Welcome to a new school year

And so we begin. I am drafting this on Thursday, Aug. 17, the second day of move in. I rode through growing lines of cars and trucks loaded down with new students and their dorm essentials. I pedaled past the event tents topped with little green flags looking a little bit like a medieval fair (or is that faire?). Ah, an exciting time of the year.

Many of the members the community gathered on Wednesday to talk about our department’s coming year. We committed ourselves to thoughtful conversations about the undergraduate program with a particular focus on retention and graduation. We understand that it is in our best interests and, more importantly, our moral duty to help students who join us to finish their degree with us if that is in their best interest. And we will make progress toward our goal of retaining and graduating even a great portion of the students who declare communication studies as their major. Making progress will mean this: to build on the strengths of what is already one of the finest undergraduate programs on campus and making it even better. Well that’s cool.

We talked as well about the ways we hope to build our faculty in the coming years and we continue to solidify our PhD program.

These are good times in the department, aren’t they?

As more evidence (do you need more?), we have won yet another award. Allison will receive the Golden Anniversary Monograph Award at this year’s National Communication Association annual meeting in November. The GAMA is one of the most prestigious awards our community offers scholars as it marks the best essays published in the entire field of communication in the last year. Well done Allison!

Meanwhile, Evan was recently elected to a three-year position as co-chair of the Media Industries Scholarly Interest Group (SIG) at SCMS. At over 400 members, the Media Industries is one of the largest SIGs at SCMS (wow, that’s lots of acronyms!).

And we welcome Meara to our ranks as a new Assistant Professor. Meara comes to us from Rutgers and before that the University of Washington and before that Whitworth College in Spokane, WA. As most of you know by now, she will be teaching and researching interpersonal communication using cutting-edge social scientific approaches. We are so pleased to have Meara join us.

As you know as well, we will be hiring a new faculty member in race, ethnicity, and dialogue. If all goes as planned, we will be hosting candidates on campus in November.

And we have so many other things planned. We are rescheduling the Gravlee lecture with Chon Noriega as our guest to early this semester. The ACT Human Rights Film Festival will occupy the weekends of April 5-8, and April 13-14. Watch for more details on both of those events.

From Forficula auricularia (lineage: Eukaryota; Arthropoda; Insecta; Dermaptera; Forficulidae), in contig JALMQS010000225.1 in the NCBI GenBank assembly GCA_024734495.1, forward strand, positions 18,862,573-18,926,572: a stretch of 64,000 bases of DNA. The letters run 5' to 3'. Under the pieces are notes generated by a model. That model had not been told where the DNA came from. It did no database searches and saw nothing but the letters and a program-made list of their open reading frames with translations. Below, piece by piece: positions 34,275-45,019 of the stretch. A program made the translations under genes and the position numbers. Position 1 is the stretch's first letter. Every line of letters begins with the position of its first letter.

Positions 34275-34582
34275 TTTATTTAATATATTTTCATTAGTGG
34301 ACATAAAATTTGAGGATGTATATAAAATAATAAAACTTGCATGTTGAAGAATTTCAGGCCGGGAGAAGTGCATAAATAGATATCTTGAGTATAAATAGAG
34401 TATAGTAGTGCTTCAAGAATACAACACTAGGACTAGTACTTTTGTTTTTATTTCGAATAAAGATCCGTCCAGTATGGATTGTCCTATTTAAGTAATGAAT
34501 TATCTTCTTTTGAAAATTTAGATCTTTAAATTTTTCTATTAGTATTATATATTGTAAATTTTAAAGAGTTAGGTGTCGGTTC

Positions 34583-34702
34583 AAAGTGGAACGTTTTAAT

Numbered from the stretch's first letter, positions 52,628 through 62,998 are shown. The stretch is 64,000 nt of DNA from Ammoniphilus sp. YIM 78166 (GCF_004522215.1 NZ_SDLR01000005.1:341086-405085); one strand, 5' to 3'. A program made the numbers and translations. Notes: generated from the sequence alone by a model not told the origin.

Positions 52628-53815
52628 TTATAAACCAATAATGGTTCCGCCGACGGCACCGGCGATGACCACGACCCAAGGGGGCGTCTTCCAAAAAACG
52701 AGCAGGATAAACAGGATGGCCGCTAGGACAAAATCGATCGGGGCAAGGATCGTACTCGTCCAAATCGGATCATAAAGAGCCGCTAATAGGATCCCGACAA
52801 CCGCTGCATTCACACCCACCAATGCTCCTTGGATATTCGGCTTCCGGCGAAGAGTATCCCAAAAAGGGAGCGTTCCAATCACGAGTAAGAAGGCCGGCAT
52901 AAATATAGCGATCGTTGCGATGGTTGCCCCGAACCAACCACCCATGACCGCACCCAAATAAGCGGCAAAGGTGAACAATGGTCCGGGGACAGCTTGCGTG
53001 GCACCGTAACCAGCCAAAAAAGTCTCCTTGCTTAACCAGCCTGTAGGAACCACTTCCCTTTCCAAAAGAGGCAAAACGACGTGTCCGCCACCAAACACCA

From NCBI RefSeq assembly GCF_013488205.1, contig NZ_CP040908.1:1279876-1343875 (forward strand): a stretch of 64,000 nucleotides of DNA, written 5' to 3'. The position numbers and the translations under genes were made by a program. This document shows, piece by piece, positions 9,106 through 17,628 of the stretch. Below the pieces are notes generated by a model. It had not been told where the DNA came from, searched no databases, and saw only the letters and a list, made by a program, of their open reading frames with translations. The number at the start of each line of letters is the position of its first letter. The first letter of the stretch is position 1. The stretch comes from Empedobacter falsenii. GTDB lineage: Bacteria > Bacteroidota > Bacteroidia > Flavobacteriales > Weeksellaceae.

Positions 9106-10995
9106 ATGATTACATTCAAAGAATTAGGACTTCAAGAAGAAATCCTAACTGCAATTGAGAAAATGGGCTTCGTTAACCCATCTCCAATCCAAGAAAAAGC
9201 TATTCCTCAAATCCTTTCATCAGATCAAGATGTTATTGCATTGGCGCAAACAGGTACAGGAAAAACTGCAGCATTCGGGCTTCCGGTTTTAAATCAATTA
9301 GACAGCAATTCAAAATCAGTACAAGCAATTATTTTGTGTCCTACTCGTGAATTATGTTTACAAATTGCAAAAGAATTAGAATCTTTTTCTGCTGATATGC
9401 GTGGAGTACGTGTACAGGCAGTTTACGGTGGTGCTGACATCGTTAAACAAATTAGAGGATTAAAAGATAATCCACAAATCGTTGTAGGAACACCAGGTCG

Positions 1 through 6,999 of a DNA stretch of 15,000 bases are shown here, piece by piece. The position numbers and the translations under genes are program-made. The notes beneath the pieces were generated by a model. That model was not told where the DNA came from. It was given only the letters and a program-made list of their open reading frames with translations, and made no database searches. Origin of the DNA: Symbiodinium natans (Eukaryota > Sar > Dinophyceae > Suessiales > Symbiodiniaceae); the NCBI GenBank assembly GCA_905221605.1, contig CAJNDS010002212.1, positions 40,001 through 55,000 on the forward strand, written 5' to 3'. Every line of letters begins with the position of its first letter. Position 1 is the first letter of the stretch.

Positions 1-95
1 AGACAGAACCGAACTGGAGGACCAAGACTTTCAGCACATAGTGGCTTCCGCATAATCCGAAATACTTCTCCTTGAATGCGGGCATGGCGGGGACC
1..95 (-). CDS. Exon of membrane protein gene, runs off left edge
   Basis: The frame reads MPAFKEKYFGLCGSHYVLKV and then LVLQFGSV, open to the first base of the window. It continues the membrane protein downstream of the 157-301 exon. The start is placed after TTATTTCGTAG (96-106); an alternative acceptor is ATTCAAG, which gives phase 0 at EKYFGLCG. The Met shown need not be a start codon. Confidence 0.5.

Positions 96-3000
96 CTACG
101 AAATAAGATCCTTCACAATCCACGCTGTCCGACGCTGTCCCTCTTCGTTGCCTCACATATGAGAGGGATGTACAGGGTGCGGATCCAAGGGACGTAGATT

Can you tell that we are going to have an amazing year? We will because all of you are so remarkable. Thank you, already, for everything you do to make this community buzz with energy and purpose.

But we do this work in deeply troubled times. We all witnessed the violence of white supremacy—indeed the terrorism that has supported white supremacy for hundreds of years—in Charlottesville this weekend. We watched our president create moral equivalences between neo-Nazis, anti-Semites, and avowed racists and those who resist these oppressions.

But we know better for we study communication and rhetoric. We know that power always matters; we know that saying Black Lives Matter and White Lives Matter may have the same grammatical construction but they have profoundly different rhetorical resonances. We study memory and we know that monuments built in the 1890s were not celebrations of freedom and justice but instead were materializations of white supremacy in the Jim Crow area. We know these things.

We will confront the reverberations of Charlottesville—and what those actions reveal about racism in America—in our classrooms, in the hallways, on the plaza, and in our communities. And we will be called on, in particular, as experts in communication and as disciplinary and civic citizens committed to freedom of expression. I don’t know how these confrontations will evolve nor can I offer you advice that will cover all situations. As Isocrates says, there are no rules that can certify rhetorical success ahead of the moment. But he did say that judgement, forged through careful study and practice, can offer guidance and wisdom in the heart of rhetorical moments.

My hope and wish for us as we move into this new school year is the humble wisdom Isocrates and centuries later Erasmus and centuries later again writers like bell hooks and Donna Haraway and Michael Eric Dyson offers for us.

Dyson writes, in his recent book Tears We Cannot Stop: A Sermon to White America,

Beloved, if the enslaved could nurture, on the vine of their desperate deficiency of democracy, the spiritual and moral fruit that fed our civilization, then surely we can name and resist demagoguery; we can protest, and somehow defeat, the forces that that threaten the soul of our nation. To not try, to give up on the possibility that we can make a difference, can make the difference, is to give up on our past, on our complicated, difficult, but victorious past. . . . The problem is, instead, allowing hopelessness to steal our joyful triumph before we work hard enough to achieve it (223).

Let us move into this year with this hope that, with enough work, we can experience even small joyful triumphs.

And so, my friends, welcome to a new school year.

You know where to find me. I will keep the candy bowl stocked. I will happily brew you a pot of coffee of a cup of tea. We can, if you want to, spend a little time together over a beer.

And come Monday, we will dive fully into the school year.

Yours,
Greg